The New Jersey Home Care and Hospice Association serves nearly 40,000 terminally ill Garden State residents annually in a variety of settings, including private homes, group residences, nursing homes, and dozens of dedicated hospice facilities. But studies show these individuals often get to hospice too late, after enduring expensive and unnecessary hospital treatments that may extend their life, but do little to enable them to enjoy that extra time.
According to the Dartmouth Atlas Project’s latest report, “Our Parents, Ourselves: Health Care for an Aging Population,” released earlier this year, Medicare patients in the New York City and New Jersey area spend more time receiving healthcare than seniors elsewhere in the nation; an average of 18 to 25 days of treatment per year.
Highest rate of intensive care
The region also had the highest rates of intensive-care use among Medicare patients, with seniors in most of the state spending an average of 4.3 to 9 days in an ICU within their final six months. In addition, a high number of patients with dementia were fed through a tube near the end — meaning efforts to help them eat normally had failed — and as many as 18 percent of Medicare patients were taking risky medications in their final months.
The Dartmouth Atlas also revealed a high number of Medicare patients who died were transferred to hospice in the last three days of their life, too late for them to gain the true benefits of a palliative-care system that is focused on keeping them comfortable. In the southern half of New Jersey, at least one in five seniors were enrolled in hospice near the end, and between 13.3 and 17.4 percent were referred late in the northern portion of the state.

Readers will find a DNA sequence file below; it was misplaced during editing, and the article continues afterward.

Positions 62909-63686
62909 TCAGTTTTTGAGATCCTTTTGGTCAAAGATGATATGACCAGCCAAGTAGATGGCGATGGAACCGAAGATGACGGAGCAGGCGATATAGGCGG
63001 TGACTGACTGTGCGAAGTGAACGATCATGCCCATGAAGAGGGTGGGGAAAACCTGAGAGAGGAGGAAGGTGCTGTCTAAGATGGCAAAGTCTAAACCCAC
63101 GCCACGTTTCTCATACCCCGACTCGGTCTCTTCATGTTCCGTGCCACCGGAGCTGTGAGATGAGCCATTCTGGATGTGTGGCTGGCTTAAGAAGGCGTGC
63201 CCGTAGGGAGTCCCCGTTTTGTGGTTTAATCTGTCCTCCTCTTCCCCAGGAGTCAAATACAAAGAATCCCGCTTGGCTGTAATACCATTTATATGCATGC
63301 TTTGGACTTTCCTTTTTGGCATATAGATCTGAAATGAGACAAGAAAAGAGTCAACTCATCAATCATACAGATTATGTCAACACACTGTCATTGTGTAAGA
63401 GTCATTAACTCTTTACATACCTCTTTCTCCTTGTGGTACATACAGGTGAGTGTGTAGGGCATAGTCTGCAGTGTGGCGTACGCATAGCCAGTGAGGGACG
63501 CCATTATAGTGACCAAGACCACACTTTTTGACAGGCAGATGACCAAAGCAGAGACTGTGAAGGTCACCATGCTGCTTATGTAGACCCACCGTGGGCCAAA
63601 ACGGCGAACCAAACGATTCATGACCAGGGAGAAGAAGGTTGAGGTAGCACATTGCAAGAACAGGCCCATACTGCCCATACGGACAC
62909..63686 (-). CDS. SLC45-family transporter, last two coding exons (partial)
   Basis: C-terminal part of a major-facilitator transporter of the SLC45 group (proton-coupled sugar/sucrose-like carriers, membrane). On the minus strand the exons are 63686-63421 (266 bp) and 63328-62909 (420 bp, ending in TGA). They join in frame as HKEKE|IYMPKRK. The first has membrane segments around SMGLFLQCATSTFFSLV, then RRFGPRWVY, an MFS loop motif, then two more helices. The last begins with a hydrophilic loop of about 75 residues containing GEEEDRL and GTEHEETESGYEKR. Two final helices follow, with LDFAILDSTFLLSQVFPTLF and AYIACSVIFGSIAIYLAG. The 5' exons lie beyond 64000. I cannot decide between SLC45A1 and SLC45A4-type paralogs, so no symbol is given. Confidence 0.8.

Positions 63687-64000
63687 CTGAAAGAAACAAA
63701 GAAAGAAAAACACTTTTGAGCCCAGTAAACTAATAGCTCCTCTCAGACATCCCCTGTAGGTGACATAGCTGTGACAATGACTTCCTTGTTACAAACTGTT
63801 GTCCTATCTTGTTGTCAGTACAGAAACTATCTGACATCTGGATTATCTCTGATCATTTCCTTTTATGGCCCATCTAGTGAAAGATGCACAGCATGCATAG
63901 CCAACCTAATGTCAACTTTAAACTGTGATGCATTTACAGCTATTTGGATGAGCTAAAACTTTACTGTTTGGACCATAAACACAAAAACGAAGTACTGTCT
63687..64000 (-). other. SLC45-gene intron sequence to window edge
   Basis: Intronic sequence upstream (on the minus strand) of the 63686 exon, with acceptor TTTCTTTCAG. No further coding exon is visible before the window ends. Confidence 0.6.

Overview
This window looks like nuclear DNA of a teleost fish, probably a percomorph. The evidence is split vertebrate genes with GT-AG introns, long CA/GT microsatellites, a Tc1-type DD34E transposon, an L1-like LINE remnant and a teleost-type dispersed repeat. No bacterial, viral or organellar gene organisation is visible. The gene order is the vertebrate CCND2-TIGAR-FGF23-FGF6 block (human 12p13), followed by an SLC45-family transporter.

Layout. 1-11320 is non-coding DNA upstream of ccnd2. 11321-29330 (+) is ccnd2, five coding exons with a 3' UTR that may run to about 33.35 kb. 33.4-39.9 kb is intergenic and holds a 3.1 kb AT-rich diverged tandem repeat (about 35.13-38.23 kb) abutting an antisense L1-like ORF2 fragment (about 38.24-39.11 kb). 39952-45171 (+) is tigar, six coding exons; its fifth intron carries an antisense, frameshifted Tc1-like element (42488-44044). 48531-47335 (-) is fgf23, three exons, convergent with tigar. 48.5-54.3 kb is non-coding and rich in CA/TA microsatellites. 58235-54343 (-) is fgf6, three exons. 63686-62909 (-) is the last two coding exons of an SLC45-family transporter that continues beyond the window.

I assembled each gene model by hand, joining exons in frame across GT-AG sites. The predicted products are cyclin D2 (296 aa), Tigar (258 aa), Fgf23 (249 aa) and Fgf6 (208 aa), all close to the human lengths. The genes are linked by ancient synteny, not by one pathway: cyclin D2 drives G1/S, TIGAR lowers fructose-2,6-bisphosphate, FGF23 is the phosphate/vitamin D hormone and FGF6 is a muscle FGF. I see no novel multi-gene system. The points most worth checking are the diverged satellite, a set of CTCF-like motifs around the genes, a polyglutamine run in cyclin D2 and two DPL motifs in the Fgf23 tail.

"One of the most important healthcare reforms our state must address is improving care for New Jersey patients in the final chapters of their lives," said Michael Maron, president and CEO of Holy Name, noting that he was proud to lead this project at Villa Marie.
"We know that while life-extending care and other medical treatments may lengthen life, it may be at the expense of quality of life,” Maron added. “Our goal is to help patients and families understand the difference and maximize the moments they share in their final months, weeks, days, or hours together.”
The project has eight key initiatives, Sarlo and O’Toole said, including developing a model for end-of-life care that includes goals and actions that stretch from two years before a person’s death to a year after their passing. It also involves developing education, training, and a state certification process for doctors, nurses, social workers, and other healthcare professionals.
In addition, the project calls for comparing the patient outcomes and experience for those enrolled in hospice with the results of those who die in hospitals or at home. The work could lead to a series of additional policy recommendations, they said.
"The conversation about end-of-life care is an important one that all families need to be having and that our policymakers need to address," O'Toole said. "This funding supports the full spectrum of end-of-life care, encompassing the patient, family, caregiver, provider, and community."